Speakers at NYU distort Israeli-Palestinian conflict

March 26, 2014

The “Against Israeli Apartheid!” event on March 10 was supposed to be no laughing matter. Yet the hundred or so audience members at the panel hosted by NYU’s Students for Justice in Palestine chapter chuckled as Ali Abunimah and Max Blumenthal, two outrageous detractors of Israel, spoke. Abunimah and Blumenthal are dangerous. They are well-educated — Abunimah has degrees from Princeton University and the University of Chicago while Blumenthal has a degree from the University of Pennsylvania. They are fantastic orators and they are overflowing with charisma. These characteristics endow them with an aura of credibility. As a result, people are blind to their deceptions, distortions and slander.

Blumenthal began the night with the discriminatory precondition that anyone who felt uncomfortable with the facts that he and Abunimah were about to vocalize could feel free to “click their heels together five times” in order to be “instantly transported to a Hillel house on campus, with 24-hour G4S security.” What had been labeled as an anti-Israel panel had swiftly become explicitly anti-Semitic.

Both Abunimah and Blumenthal said that Israel oppresses the minority citizens of the country. How could this be when Arab-Israelis living in Israel have the same rights as Jewish-Israelis? In fact, there are 12 elected Arab members in the Israeli Parliament. Meanwhile, Palestinians elected many members of Hamas, an internationally recognized terrorist organization whose charter calls to destroy Israel, to the Palestinian Legislative Council in 2006. A year later, in 2007, Hamas executed a military coup in Gaza. In Judea and Samaria — the West Bank — the Palestinian Authority has control of the predominantly Palestinian areas, as delineated in the Oslo Accords.

The double standard for the panel was clear. Abunimah scoffed at the claim that Palestinian rock throwing could hurt anyone. Then, he painted a harrowing picture of a Palestinian family whose life was forever destroyed when an Israeli Molotov cocktail hit its car. To be clear, the plight of this Palestinian family is heartbreaking. However, rock throwing by Palestinians has certainly destroyed many Israeli lives. The examples — from Adele Biton to Yosef Ishran and Koby Mandell — are numerous. Those who are truly interested in human rights do not differentiate between the nationalities of the perpetrators, nor the victims, of violence.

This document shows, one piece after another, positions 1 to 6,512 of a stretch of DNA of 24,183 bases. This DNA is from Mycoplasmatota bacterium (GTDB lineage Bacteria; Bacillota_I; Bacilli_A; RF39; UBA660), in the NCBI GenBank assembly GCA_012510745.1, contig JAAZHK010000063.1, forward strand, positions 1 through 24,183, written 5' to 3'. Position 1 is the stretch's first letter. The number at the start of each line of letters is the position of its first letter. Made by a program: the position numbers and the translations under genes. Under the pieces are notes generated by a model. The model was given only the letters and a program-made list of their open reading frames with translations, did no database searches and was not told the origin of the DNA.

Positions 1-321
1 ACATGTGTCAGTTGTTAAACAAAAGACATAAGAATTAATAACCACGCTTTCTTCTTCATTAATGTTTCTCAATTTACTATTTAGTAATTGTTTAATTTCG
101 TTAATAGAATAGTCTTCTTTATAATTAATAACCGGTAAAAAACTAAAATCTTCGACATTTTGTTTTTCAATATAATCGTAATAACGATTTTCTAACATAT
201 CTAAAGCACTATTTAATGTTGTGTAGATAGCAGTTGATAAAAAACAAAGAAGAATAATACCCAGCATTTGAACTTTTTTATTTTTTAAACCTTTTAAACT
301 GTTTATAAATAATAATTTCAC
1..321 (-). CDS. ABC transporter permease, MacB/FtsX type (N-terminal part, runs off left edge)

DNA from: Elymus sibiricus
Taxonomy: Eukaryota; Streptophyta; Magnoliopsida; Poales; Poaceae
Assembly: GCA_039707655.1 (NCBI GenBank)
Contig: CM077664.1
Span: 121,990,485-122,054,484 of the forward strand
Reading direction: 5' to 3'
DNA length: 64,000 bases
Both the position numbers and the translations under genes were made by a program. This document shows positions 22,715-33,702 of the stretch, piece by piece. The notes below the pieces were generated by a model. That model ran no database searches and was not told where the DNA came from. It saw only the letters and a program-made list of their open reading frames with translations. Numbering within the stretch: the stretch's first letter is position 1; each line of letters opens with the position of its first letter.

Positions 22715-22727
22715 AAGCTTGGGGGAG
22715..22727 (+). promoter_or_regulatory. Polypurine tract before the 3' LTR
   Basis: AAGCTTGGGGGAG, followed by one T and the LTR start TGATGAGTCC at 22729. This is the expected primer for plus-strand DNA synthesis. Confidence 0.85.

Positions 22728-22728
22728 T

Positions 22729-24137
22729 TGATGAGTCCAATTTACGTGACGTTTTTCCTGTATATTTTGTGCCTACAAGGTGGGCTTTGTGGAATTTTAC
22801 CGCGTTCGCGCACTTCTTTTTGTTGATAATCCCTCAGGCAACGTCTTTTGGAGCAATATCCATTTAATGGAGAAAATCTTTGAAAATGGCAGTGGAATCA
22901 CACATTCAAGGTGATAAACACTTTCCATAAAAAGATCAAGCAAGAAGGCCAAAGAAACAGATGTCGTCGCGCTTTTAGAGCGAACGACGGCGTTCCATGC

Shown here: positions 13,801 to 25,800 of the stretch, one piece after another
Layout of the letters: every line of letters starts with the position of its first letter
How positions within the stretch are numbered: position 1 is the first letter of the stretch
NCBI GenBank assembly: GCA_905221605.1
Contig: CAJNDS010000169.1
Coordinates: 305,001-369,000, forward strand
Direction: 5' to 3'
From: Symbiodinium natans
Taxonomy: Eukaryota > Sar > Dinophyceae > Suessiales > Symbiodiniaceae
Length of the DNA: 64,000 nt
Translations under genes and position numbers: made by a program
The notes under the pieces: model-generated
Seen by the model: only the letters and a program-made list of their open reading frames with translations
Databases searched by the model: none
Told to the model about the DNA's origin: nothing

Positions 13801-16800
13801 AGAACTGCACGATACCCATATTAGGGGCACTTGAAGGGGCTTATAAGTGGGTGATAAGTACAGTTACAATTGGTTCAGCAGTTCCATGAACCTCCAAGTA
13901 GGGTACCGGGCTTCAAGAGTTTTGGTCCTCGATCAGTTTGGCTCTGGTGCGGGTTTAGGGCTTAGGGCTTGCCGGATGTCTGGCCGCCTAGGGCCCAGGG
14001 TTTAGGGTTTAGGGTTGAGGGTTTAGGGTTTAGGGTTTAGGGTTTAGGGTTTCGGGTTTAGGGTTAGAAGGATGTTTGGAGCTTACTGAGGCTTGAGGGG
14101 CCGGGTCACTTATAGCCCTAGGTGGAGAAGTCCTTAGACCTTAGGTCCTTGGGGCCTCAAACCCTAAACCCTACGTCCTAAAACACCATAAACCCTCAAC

NYU students should not tolerate one-sided defamation on campus. There must be freedom of speech, but students should reject hate and intentional deception. If Abunimah and Blumenthal were truly interested in a better future for Palestinians, they would have recognized that the complexity of the situation can only be solved through honest, multifaceted dialogue. Once this notion reaches the forefront of the speakers’ minds, we can have a genuine panel on peace.

A version of this article appeared in the Wednesday, March 25 print edition. Avital Kaplan and Josh Lavine are contributing columnists. Email them at opinion@nyunews.com. 

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